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EvilEdna

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About EvilEdna

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  1. True - he's a publicity whore: From the article: "The Bank of England revealed at midday it had voted to boost interest rates to their highest level for more than nine years, from 0.5% to 0.75%. Within an hour - at 12.50pm - Mr Wilson released a statement to media organisations detailing plans for his rent hike."
  2. Agreed, then it begins to make more sense, at least to me. 56 days strikes me as wildly implausible because I follow properties in my area, and I know how long they sit in estate agent windows doing nothing. Perhaps my area is just wildly different from the rest of the country...
  3. I was looking at the latest Rightmove HP Index today, and I notice they have a "time to sell" metric, which currently is at 56 days nationally. Now, this is an obvious lie, I can't construe it in any other way. It doesn't take 2 months on average to sell your home. My question is, does anyone know what the figure actually refers to? I can't find it anywhere in the report.
  4. I can't remember being more sickened by any other housing story than this one. Apologies if it's been posted elsewhere. http://www.dailyrecord.co.uk/news/scottish-news/revealed-fatcat-landlords-squalid-hostel-3178185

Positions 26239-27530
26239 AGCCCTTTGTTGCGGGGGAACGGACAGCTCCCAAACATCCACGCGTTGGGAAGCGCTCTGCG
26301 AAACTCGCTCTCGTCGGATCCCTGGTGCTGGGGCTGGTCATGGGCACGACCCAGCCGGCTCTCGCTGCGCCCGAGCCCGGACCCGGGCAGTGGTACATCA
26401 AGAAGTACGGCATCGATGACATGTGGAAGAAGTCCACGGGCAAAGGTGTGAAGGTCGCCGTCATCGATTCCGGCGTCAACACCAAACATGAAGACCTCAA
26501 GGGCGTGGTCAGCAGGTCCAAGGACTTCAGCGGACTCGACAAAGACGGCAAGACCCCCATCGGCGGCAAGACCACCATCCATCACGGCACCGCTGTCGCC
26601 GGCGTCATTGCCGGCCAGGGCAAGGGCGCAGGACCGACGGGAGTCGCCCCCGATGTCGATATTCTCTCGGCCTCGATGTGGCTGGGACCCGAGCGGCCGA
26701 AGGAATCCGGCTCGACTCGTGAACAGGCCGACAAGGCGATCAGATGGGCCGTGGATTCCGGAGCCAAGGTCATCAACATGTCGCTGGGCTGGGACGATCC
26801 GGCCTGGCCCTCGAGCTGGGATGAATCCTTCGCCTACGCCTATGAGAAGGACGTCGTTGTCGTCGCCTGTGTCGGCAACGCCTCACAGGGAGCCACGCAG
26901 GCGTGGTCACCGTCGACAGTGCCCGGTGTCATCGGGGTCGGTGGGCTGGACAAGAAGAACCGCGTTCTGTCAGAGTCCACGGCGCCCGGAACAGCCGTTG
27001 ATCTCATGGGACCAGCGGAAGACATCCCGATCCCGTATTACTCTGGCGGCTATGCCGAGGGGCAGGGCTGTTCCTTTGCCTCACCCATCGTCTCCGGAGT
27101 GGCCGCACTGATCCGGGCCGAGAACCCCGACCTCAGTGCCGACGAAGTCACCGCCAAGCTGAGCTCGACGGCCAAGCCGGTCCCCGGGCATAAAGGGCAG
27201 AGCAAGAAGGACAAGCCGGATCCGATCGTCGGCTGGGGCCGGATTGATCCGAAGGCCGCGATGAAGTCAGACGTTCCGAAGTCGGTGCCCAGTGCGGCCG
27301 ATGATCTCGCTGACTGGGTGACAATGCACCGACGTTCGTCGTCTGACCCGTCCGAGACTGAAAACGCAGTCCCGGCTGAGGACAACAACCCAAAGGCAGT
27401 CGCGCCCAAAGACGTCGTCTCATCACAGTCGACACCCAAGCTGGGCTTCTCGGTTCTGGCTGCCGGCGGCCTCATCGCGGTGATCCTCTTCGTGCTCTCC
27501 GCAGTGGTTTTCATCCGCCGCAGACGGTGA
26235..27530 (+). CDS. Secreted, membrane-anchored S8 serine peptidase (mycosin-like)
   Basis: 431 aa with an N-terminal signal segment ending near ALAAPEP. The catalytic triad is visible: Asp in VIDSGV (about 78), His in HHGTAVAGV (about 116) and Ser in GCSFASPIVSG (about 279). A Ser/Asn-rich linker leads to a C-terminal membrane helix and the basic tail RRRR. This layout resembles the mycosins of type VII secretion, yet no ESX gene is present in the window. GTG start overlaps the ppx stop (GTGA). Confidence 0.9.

5. Moodys have now raised their credit rating apparently Spain has "a relatively weak banking system"
  6. Speculative doesn't even begin to describe it. As you say it stinks of 2007. I wonder which of the country's "most renowned developers" is on the point of bankrupcy. Maybe I should ring and find out...
  7. Obviously this stinks to high heaven. Anybody else come across anything similar?
  8. I know - why people think this is a bad idea is beyond me.
  9. I live in Denmark and quite frankly - you can shove the UK up your ****. Every time I come back to Britain I'm shocked by what a dump it is and how much nicer a place Denmark is to live in.